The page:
She had been in my life since I was a young bride and had helped me make Shabbos almost every week. But then last Friday – without warning – she gave out. And by “she,” I mean my black plastic measuring cup whose handle suddenly snapped off while I was scooping flour.
Of course it is completely melodramatic to speak about a piece of plastic in terms of life and death, but I was really struck as I stood there at the kitchen counter. The measuring cup had given no signs that it was weakening with age: it was working perfectly one moment, then gone the next. Most of my possessions either get lost, broken, or outdated when they go into disuse. But I literally measured with this cup until it could measure no more. Until it met its end. Which reminded me that everything in this world has an end. (And sometimes that end comes with no warning.)
I turned thirty-three last week…
What does thirty-three look like in the mirror? The beginning of fine lines forming on my forehead interspersed with minor acne. Adolescence hasn’t quite ended, yet somehow, old age is beginning to set in. The physical world, in which we are surrounded, is constantly breaking, constantly wearing down. I see this in my own body, which thank God, is still quite young and healthy, but I know that with every passing moment, it is slowly deteriorating, like all physical things around me.
But the soul within me? Why that is only getting stronger!
My God, the soul You have placed within me is pure. You created it, You fashioned it. You breathed it into me, You safeguard it within me, and eventually You will take it from me, and restore it to me in Time to Come. As long as the soul is within me, I gratefully thank You, LORD, my God and the God of my forefathers, Master of all works, Lord of all souls. Blessed are You, LORD, who restores souls to all. (Morning Prayers)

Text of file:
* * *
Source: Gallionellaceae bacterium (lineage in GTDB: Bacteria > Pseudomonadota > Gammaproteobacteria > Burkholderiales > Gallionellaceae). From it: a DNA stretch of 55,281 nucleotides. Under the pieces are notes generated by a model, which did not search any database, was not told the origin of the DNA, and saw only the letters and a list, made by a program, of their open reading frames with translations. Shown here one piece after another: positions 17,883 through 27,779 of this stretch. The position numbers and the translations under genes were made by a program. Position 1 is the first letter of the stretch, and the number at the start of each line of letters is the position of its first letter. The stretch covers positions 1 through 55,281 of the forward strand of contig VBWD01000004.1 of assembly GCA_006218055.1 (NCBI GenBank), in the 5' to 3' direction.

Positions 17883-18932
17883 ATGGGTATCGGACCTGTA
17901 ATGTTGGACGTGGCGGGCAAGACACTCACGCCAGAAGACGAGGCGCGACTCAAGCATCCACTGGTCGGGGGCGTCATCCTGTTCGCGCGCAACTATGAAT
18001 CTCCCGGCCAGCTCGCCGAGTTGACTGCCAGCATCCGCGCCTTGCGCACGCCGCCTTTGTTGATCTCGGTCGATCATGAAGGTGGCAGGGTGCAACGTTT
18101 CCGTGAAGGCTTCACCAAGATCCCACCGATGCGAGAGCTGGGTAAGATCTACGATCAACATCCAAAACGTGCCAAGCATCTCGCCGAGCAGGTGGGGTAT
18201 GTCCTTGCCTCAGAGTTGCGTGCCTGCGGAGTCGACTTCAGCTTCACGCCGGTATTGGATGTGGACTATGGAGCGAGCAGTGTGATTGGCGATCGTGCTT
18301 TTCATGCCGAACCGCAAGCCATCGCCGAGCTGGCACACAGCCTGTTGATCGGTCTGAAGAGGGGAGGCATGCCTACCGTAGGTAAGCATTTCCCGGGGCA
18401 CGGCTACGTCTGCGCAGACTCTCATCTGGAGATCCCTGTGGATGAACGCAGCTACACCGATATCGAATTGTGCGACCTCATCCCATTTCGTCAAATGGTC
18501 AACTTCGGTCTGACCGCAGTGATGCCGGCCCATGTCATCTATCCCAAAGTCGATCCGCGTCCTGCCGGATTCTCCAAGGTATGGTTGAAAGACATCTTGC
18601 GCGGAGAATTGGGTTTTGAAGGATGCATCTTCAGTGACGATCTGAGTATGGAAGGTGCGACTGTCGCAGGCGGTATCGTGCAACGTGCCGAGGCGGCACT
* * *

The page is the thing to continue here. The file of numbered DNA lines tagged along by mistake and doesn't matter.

While my body is slowly breaking down, my soul is growing stronger over time. But only because I am working hard to strengthen it. To train myself to be more altruistic and kind and sensitive and honest than I started off when that soul was breathed into me thirty-three years ago. It’s an uphill battle so much of the time, to turn myself into the person I want to be, to actualize my full potential.
What do we spend most of our time measuring in life? Our bank accounts. Our bills. Our number of vacation days. Our wardrobes. Our career satisfaction. Our popularity, intelligence, weight, attractiveness, our relationships . Our pain. Our pleasure. Our children. And of course, we can’t help comparing all these things to the people around us. But which of these things will last when we leave this world?
The word for “measure” in Hebrew is “midah.” It occurred to me today that this word “midah” doesn’t only mean measure – it also means character trait. It’s common for people to talk about someone’s midos (that’s the plural) and whether they’re good or not. But what’s the connection? In Hebrew, lashon hakodesh (the holy tongue), when two words are the same or share the same root, it’s not a coincidence. It’s an indication that the concepts are related. So I wracked my brain. What does a character trait possibly have to do to with the word “measure?”
And then it hit me: when we say “midah” we don’t just mean “a measure,” we mean “to measure” or “to gauge.” So how does this relate to character traits? Because these are the things in life by which we will be gauged. These are the only entities that will come with us when this world ends.
On my birthday, many people wished me the customary Jewish birthday blessing: “until 120!” And, of course, I did the math.
87 years left. (Best case scenario.)
It’s supposed to be a blessing for longevity, but perhaps the essence of the blessing is that we should not only have a long life, but more importantly, we should have a life in which we are cognizant of how finite our time here is. Will – in that short window – that God grants me, I fill myself up with enough goodness and kindness to measure up to God’s vision for me? Now that is my birthday wish..